2014 started with a box office flop for The Legend Of Hercules, a movie about Hercules and his destiny to take back Argos after it fell. It is very confusing as to why this movie didn’t do well, but my best guess is that it simply wasn’t what the public was looking for and, yes, it is indeed another movie about gladiators and giant muscular men. 300: Rise Of An Empire did fine, but this film was a much better story and still it did worse. It is amazing what publicity can do to a film of the same genre. Overall, cinematography was good, special effects were decent, and the acting was actually pretty good. Renny Harlin has had rough luck with his films, with his career never fully recovering from the disaster that was CutThroat Island for the box office, which was another extremely surprising bust. It seems pretty clear that Renny Harlin will unfortunately never get the recognition he truly deserves.
Tuomas Kantelinen, a composer whom I was unfamiliar with before this film, composed the score for The Legend Of Hercules. It seems that he hasn’t done much for American films based on my research, but he has been doing scores for many Finnish films. It seems that Mongul back in 2007 was the composer’s claim to fame, for this score in particular seemed to have gotten him some very good praise. War movies certainly are Kantelinen’s genre for film for he has written many over the course of his career.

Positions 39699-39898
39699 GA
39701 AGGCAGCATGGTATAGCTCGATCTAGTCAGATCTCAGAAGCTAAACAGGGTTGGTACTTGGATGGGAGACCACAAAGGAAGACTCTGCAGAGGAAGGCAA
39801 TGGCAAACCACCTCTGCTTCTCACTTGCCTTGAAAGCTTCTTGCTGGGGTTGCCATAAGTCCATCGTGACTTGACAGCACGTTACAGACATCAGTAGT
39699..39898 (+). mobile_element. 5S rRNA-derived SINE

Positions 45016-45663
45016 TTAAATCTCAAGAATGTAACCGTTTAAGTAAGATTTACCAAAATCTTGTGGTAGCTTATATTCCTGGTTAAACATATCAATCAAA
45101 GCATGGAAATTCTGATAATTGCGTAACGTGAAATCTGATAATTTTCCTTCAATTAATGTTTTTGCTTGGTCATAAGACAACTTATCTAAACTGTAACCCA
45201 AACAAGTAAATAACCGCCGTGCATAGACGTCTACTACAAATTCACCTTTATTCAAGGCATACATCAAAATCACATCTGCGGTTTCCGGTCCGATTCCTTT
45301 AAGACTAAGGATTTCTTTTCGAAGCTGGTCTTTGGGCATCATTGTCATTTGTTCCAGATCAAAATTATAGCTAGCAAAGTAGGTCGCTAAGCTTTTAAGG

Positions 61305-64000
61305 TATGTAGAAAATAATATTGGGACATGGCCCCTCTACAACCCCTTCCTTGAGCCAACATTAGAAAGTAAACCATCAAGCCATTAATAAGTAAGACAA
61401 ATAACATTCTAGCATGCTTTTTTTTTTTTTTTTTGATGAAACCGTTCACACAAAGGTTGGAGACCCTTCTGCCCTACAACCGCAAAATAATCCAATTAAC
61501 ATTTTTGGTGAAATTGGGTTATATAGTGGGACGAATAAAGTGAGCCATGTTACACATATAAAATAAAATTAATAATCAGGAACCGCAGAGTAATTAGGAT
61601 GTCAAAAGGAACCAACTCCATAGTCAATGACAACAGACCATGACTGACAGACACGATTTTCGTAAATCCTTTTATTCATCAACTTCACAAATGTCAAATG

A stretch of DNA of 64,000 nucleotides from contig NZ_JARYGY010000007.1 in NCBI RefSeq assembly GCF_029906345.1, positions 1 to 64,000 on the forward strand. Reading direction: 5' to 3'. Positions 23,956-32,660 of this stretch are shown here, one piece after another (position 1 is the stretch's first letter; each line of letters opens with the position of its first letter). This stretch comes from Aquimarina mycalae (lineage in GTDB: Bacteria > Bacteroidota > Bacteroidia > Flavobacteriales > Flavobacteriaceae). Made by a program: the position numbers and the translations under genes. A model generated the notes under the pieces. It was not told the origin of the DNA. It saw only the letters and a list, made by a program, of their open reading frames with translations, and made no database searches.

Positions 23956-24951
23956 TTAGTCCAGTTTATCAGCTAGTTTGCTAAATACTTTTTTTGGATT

Kantelinen provides for an incredible first impression for me, with The Legend Of Hercules being a very good orchestral score for this film. Not surprisingly, Hans Zimmer’s Gladiator is everywhere in this film, but Kantelinen does a good job writing original music. “The Fall Of Argos” starts off the soundtrack with a bang as the action material here is chilling to say the least. The wailing women are present and the massive percussion; string arpeggios and wailing brass all come into effect here, as well as the massive choir. The music certainly fits on camera and makes for a very heroic sound.
“Cave” is another example of the giant choir chanting that you hear in the first cue. The brass is back and in full force supporting the choir. The percussion has a very cool reverb sound to it that creates a nice tense atmosphere that works with a cave setting, as well as the subtle but chilling “oooo”s from the choir. “Hercules The Leader” has this same tense reverb all over the entire cue, but the structure here provides for wonderful cinematic support. The amount of testosterone in this score is worth the money and the atmosphere Kantelinen provides is spectacular.
There are some nice subtle cues to add to this score though, including the main theme presented in “Hercules Main Theme”. It is a plethora of strings and woodwinds that provides for a nice light atmosphere to create a heroic sense of wonder for Hercules. The cue is orchestrated beautifully and really gives a nice relaxing feeling that is a good distraction from the action music. The chord progressions are stunning. The same theme is present as well earlier in the soundtrack in “Intervention Of The Gods”.
I am surprised that a box office bust like this has such incredible music and it makes me mad that this sort of thing happens. Kantelinen easily deserves much bigger productions than this, for his music is truly spectacular for this motion picture. It appears that he just hasn’t gotten his chance yet and it seems like, based on this music, it will only be a matter of time before a smart director realizes this composer’s potential.
Music As Written For The Film: 5/5
Music As Heard On The Album: 5/5